Pet specialty retailers, from bigger chains to one-store operations, have incorporated new practices and procedures such as same-day delivery and curbside pickup into their businesses since the pandemic began—and many plan to keep these policies in place long after the pandemic subsides.

For example, as shelter-in-place orders quickly took effect, Odyssey Pets, a pet store in Dallas, began home-delivery services, put together an online purchase website and started collecting customers’ credit card numbers for no-touch payments.

“We have instituted so many new policies,” Sherry Redwine, co-owner of Odyssey Pets, told Pet Product News (PPN) in January. “Some we will keep even after the pandemic.”

While it might be hard for pet stores to compete with Chewy on delivery and its Autoship service, Steve King, CEO of the American Pet Products Association (APPA), told the Financial Times that there are just some areas in which Chewy can’t compete with brick-and-mortars.

“Being able to come into a retail store and have your pet groomed, or get trained, is something that the online folks largely can’t compete with,” King said in an interview with the Financial Times. “[And] you’re more likely to identify a new product that meets a particular need by going into your local pet store and getting some advice.”

Services and, by extension, advice for pet owners are part of Chewy’s overall strategy. In October, the company launched its Connect With a Vet telehealth service, which connects pet owners directly with a licensed veterinarian to get answers to some of the most commonly asked questions, receive advice, discuss concerns they might have regarding the health and wellness of their pet, and even get referrals to their local vets or emergency clinics, according to company officials.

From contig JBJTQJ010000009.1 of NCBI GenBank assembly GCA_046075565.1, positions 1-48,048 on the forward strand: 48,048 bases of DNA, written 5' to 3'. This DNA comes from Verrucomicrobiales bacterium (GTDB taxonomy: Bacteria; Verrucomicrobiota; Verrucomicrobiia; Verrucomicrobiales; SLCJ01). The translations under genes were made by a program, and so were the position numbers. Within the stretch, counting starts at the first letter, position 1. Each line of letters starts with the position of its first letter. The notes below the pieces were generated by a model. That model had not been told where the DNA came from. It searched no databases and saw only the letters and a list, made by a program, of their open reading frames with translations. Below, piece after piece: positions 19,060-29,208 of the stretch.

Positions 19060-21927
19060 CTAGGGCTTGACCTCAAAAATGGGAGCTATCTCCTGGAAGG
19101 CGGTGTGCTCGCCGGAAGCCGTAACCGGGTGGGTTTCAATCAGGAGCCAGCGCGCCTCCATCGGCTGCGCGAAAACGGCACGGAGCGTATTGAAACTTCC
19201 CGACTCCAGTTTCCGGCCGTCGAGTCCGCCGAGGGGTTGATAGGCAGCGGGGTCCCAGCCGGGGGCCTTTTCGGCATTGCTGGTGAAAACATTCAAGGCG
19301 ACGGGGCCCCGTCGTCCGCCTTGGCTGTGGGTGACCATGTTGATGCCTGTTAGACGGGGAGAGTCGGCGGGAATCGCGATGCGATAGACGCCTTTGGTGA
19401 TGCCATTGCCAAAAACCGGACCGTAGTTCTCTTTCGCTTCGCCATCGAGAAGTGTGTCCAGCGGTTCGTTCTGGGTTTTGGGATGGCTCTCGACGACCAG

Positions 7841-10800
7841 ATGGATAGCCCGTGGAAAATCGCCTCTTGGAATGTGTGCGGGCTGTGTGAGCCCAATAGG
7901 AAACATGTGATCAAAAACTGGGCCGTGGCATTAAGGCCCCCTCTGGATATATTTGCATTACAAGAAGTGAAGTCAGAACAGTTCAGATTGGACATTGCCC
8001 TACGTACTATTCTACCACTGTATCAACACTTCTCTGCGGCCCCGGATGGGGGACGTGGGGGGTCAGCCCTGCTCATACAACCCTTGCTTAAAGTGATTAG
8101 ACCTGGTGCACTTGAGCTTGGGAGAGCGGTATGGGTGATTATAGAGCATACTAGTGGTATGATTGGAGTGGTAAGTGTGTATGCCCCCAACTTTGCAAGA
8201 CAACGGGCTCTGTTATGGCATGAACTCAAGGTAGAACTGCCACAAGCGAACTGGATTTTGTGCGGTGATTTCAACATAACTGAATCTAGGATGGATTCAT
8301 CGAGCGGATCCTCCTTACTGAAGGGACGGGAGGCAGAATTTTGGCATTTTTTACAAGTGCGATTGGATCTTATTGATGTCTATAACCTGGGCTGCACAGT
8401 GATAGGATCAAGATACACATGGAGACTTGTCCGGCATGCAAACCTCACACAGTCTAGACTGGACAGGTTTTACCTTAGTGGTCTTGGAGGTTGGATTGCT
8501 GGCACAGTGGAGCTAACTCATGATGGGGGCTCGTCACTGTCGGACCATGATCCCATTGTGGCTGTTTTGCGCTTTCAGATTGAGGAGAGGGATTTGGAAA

“ … As we are observing, health care and services have already begun to shift online, and we believe this trend will continue and accelerate,” Singh said during the earnings call. “Equally importantly, we believe these shifts in favor of e-commerce channels are durable and largely permanent. This is where we believe Chewy has won and will continue to win for years to come.”

As Chewy executes its growth strategies, brick-and-mortar retailers can bolster their strengths and become the biggest threat to Chewy.

“If independents can be aggressive with services within their store [like] grooming, self-service grooming and maybe veterinary services, I think they can compete, because Chewy is never going to be able to groom a dog online,” Paul Allen, CEO of Woof Gang Bakery, a specialty pet retail and grooming franchise with more than 100 stores in the U.S., told PPN in October. “Services are such an important part of our business. But [for] brick-and-mortars of all sizes, that’s what’s going to set us apart.”


For more on PPN’s coverage of Chewy, read: